So yes, people will now have the all the functionality of the app store on their desktop. Essentially now you can, with one click, download an app and save it via iTunes.

Of course, Vitrue tied in all the basic functionality you’d expect them to: featured apps, games, sharing features and their own social relationship manager thingy. That’s the scientific term.

More:Listen: Social Media Management Firm Vitrue Extols the Value of Platforms

Kirshenbaum Bond Senecal Opens Atlanta Office

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Lori Senecal sent a note to agency staff today regarding KBSP opening an office in Atlanta. This is MDC’s third round of expansion news in recent weeks. The note is posted below and continues after the jump.

“We are delighted to announce that kbs+p is opening an office in Atlanta. This is a fantastic strategic opportunity to grow kbs+p outside of New York, as well as add new marquee brands to our client roster like The Coca-Cola Company, Arby’s, Church’s Chicken, and Levi-Strauss & Co.

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Universal-Funded Campaign Equates Music Piracy to Drunk Driving

Universal Music is funding a new “educational” effort called Music Matters, which is aimed at eradicating music piracy and tells the tales of notable musicians like Nick Cave, Sigur Ros and Kate Bush via animated short films which you can view on the campaign Web site (intro below).

Yet, Techdirt has already deemed this a “silly and amusing propaganda campaign.” Why? Because of comments made during last week’s London launch by UM’s Niamh Byrne, the Music Matters director who drew parallels to anti-drunk driving campaigns in terms of gradually changing attitudes–this time in regards to illegally downloading/sharing music. “It’s not going to happen overnight but I think the whole point is basically creating awareness and to chip, chip away,” said Byrne. “The key thing is that this is a starting point.”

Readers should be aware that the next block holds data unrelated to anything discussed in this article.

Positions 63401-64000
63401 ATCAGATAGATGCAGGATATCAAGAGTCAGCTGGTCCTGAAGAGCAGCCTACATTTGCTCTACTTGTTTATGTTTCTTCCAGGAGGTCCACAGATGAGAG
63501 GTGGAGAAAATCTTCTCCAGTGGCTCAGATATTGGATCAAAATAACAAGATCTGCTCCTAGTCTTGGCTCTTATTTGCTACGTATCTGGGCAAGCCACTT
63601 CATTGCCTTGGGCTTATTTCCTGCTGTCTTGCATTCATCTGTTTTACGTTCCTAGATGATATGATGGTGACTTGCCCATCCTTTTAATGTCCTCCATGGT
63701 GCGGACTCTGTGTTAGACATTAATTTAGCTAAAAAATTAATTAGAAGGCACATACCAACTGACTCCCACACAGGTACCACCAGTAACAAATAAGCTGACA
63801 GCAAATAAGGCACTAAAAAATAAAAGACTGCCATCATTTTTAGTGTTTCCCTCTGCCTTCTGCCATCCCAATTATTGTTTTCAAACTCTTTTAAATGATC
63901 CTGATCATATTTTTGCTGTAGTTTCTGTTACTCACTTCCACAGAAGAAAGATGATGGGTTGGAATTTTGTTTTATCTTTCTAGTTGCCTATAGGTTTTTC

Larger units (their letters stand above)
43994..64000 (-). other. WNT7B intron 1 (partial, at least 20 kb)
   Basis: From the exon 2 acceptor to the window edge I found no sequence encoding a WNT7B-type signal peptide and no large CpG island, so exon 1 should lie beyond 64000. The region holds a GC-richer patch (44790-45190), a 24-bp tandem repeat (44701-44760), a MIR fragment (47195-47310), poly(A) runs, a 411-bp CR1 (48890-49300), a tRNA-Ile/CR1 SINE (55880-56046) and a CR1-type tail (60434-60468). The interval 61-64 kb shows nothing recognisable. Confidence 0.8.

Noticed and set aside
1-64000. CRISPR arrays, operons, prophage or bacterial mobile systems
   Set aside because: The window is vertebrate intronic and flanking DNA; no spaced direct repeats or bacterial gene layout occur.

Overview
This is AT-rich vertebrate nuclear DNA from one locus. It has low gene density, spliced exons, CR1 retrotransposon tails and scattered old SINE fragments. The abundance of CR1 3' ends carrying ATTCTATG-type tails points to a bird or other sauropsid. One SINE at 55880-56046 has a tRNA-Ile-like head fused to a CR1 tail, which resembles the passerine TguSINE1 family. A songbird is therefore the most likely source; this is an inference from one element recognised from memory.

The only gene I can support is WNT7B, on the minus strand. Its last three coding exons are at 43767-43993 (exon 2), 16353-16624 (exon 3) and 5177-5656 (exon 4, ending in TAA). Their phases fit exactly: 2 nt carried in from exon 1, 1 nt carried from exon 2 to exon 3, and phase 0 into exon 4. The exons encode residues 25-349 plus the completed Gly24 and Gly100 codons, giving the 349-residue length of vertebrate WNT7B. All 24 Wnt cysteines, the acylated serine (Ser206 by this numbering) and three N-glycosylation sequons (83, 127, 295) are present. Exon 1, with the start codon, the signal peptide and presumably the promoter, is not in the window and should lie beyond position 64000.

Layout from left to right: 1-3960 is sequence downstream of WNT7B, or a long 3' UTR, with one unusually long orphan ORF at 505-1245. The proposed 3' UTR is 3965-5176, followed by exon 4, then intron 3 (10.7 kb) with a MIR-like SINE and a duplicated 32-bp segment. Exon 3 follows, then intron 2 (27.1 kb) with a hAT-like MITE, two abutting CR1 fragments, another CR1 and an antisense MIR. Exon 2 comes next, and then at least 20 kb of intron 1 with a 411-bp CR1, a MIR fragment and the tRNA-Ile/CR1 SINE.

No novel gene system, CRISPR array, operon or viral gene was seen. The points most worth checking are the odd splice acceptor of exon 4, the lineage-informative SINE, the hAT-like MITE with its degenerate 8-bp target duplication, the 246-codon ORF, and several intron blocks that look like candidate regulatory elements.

And then there’s Chris Morrison of CMO Management, Byrne’s former employer which handles affairs for Gorillaz and Blur. Morrison, who’s no fan of Radiohead’s In Rainbows marketing approach according to his comments in the Telegraph, also brings up racism when qualifying what Music Matters is trying to do with piracy. “You can educate that out of people. Racial prejudice was rife when I was a child…the public attitude towards it has changed radically,” he tells the Telegraph. “You educate, it’s generational. It may take five, 10 years, but you need to start in schools.”

We’re not sure whether it’s appropriate to place Music Matters’ cause on the same level, and seeing as music piracy was reported to be “not that bad” as of early 2009, it’s hard to tell whether Universal’s latest effort will have any impact on the kids. After all, the music industry behemoth has gone after sites like MySpace in the past under the guise of tackling music piracy but its true motives with things like that are still up for debate.

As Techdirt says, “With the music industry, it doesn’t take long for kids to recognize that the issue isn’t that file sharing is inherently bad. They see lots of bands that are doing quite well by embracing it. So they quickly realize that it’s just those dinosaurs who refuse to adapt who start pushing this kind of propaganda.”

More: “Seattle’s Creature Feeds the Local Music Scene